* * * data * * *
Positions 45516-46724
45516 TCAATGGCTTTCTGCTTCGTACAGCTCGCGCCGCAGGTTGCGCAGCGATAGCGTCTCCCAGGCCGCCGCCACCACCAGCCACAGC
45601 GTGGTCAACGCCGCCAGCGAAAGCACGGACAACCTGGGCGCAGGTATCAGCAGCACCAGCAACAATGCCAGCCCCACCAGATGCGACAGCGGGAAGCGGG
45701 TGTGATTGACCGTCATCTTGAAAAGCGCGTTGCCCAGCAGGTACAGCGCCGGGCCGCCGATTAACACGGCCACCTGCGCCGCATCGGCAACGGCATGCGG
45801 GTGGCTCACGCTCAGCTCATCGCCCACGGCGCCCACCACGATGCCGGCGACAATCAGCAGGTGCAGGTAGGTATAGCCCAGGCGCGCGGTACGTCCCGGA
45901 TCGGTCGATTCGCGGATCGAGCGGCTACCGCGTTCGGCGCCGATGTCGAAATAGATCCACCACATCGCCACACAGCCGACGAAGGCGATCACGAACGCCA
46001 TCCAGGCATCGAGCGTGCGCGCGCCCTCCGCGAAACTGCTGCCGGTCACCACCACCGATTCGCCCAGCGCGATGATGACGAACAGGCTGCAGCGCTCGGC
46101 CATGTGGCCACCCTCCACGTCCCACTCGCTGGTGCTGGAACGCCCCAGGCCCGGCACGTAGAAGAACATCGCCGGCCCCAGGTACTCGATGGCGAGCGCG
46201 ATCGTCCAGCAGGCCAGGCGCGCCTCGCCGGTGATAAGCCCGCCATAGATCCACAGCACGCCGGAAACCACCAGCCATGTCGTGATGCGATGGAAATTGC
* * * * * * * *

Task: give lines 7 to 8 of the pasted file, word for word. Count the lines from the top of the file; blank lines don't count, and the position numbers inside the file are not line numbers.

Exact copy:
46001 TCCAGGCATCGAGCGTGCGCGCGCCCTCCGCGAAACTGCTGCCGGTCACCACCACCGATTCGCCCAGCGCGATGATGACGAACAGGCTGCAGCGCTCGGC
46101 CATGTGGCCACCCTCCACGTCCCACTCGCTGGTGCTGGAACGCCCCAGGCCCGGCACGTAGAAGAACATCGCCGGCCCCAGGTACTCGATGGCGAGCGCG